A space nation is born, announced Oct. 12 at a press conference in Paris.
Dubbed Asgardia, after the mythological city ruled by the Norse god Odin, the space nation is backed by a project team led by the founder of Vienna's Aerospace International Research Center and one of the most distinguished of scientists in the Russian Federation, Dr. Igor Ashurbeyli, who was also just named chairman of the Science of Space committee at UNESCO.
According to Ashurbeyli, the Asgardia project's concept has three parts: scientific/technological, legal and philosophical. He consulted with experts around the world in developing the space nation's concept.
"Asgardia is a fully-fledged independent nation, and a future member of the United Nations, with all the attributes this status entails," said Ashurbeyli.
He added that Asgardia will be all about peace in space, keeping Earth's conflicts confined to the planet. The space nation will also not discriminate, choosing to serve all of humanity regardless of an individual's personal conditions and the country they are born in.
As a first step in its establishment, Asgardia is looking to launch its first satellite in 2017. Aside from coinciding with the 60th anniversary of the first satellite launch, Asgardia's satellite will signal the beginning of a new era in space as it will be independent of any country currently recognized on Earth.
Of all the nations on the planet, just the U.S., USSR, Japan, France, China, India, the UK, Ukraine, Russia, Iran, Israel and North and South Korea have launched satellites independently.
Asgardia will be following the "Outer Space Treaty" so the satellite it will be launching will be tied to the space nation. One of the early developments being planned by the Asgardia project team as well is the creation of a protective shield that will keep cosmic, natural and man-made threats at bay, like asteroid collisions, coronal mass ejections and space debris.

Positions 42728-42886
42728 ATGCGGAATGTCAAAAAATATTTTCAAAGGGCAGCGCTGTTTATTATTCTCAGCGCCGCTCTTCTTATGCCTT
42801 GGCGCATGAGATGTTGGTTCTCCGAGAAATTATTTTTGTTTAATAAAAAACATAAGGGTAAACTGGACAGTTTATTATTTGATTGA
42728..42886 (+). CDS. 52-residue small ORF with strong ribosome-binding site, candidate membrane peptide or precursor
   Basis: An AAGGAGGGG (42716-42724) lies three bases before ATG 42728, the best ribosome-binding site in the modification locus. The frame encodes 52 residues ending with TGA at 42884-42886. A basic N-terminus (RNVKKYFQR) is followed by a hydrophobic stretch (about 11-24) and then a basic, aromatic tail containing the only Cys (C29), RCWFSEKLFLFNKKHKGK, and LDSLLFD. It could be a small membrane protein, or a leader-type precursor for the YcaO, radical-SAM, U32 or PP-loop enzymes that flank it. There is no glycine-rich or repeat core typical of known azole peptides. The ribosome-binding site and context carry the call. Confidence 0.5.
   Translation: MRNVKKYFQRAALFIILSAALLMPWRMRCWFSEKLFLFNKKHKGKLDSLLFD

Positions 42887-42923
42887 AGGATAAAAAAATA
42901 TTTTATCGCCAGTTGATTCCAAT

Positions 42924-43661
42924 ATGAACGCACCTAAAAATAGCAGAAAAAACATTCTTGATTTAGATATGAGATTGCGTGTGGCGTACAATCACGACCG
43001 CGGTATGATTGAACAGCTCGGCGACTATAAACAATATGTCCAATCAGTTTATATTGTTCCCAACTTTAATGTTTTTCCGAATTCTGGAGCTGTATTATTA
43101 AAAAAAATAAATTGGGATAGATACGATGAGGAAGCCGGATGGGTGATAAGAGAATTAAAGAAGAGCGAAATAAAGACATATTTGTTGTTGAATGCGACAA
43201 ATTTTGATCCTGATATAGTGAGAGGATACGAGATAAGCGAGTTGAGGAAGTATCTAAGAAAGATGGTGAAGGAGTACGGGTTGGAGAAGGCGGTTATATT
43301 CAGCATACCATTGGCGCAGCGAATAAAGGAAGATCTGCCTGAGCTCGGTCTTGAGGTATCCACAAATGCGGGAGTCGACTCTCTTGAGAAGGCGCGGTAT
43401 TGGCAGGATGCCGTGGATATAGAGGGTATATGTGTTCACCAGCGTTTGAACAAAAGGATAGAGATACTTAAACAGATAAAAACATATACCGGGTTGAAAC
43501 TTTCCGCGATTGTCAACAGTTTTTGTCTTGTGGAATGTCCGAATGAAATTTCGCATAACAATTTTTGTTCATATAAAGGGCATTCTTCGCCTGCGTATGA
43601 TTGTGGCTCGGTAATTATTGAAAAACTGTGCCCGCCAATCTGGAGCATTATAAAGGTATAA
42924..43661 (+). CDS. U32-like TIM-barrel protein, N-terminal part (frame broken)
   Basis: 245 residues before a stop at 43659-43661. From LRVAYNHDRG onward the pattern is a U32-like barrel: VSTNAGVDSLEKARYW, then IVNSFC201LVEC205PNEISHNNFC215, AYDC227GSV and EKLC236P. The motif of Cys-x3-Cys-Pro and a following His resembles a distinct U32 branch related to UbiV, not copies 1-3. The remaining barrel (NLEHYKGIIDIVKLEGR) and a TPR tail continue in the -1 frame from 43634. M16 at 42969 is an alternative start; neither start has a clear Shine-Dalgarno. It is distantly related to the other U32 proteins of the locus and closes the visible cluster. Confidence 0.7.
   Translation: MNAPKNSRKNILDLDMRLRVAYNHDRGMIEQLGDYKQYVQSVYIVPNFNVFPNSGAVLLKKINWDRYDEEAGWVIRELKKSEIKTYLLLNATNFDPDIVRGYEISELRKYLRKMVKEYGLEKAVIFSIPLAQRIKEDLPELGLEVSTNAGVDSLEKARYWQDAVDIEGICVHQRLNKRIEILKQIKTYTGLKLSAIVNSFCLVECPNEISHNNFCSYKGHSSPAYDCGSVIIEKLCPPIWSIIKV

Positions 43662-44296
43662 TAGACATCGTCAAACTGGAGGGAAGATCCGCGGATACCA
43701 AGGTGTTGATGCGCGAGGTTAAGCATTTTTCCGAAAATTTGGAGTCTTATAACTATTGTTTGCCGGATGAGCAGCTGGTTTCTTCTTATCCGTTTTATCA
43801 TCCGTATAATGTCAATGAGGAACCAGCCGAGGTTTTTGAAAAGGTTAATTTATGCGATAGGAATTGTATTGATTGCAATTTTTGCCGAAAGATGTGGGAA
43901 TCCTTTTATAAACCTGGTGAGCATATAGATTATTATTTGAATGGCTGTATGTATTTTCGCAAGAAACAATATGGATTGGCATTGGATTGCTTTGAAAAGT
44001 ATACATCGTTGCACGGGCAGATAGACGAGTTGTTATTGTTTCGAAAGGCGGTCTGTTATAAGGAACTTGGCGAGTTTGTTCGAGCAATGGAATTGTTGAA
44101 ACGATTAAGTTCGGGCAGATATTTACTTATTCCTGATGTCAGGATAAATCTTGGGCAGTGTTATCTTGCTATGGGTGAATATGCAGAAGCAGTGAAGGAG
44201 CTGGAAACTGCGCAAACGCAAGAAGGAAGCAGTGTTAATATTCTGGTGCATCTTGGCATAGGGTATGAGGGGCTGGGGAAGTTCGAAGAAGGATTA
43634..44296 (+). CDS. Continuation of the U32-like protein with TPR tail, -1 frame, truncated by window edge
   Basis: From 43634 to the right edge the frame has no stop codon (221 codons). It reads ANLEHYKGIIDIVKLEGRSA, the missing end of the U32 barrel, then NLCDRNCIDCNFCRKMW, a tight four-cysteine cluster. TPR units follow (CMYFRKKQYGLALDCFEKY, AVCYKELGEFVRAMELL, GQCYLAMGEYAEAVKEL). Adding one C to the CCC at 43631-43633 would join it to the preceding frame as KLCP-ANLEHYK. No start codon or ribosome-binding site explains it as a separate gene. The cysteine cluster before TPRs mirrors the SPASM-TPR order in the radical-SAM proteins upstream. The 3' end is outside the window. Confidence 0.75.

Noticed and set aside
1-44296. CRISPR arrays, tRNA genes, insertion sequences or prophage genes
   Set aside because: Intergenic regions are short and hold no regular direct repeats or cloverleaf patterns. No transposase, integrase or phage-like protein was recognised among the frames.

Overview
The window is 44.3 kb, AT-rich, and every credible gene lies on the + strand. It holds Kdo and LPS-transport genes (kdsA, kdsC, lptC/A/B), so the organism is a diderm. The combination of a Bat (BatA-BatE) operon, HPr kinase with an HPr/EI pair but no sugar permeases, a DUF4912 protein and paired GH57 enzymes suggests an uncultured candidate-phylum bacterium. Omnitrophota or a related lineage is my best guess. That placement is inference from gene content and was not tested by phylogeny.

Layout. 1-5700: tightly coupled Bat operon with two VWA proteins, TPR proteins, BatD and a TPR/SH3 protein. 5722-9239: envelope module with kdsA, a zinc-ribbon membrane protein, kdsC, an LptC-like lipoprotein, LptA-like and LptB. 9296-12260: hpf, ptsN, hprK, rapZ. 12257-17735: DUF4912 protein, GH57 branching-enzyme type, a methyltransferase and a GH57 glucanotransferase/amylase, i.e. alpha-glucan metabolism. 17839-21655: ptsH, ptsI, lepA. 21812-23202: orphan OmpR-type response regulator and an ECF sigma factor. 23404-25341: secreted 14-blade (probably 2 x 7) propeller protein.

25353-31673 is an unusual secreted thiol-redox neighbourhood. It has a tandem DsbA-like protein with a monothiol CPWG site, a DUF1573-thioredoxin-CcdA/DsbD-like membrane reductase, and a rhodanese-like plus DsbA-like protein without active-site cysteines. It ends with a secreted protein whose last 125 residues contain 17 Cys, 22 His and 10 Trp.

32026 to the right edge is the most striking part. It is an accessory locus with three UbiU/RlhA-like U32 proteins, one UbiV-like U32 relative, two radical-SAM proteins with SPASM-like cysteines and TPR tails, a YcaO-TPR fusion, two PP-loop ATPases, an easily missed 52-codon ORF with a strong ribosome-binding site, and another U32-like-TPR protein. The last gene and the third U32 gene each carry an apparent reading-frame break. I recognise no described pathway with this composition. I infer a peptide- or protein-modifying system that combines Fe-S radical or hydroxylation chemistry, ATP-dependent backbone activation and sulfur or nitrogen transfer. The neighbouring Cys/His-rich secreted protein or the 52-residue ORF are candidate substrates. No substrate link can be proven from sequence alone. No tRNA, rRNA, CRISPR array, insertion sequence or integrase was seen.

As the space nation was announced, its official website also went live, offering further details regarding the project and what the public can do to be involved. For starters, there will be a competition for Asgardia's anthem, insignia and flag. Those interested can also register to be one of the space nation's citizens by signing up through the website. According to a press release, just the first 100,000 registrants will be accepted.
Asgardia's establishment is a step away from the current focus on Mars as a new potential home for humans. Aside from gearing up for the trip to the Red Planet, Mars colonization projects are also exploring how to support life on Martian terrain. For example, NASA is seeking to address issues with food by figuring out Martian gardens.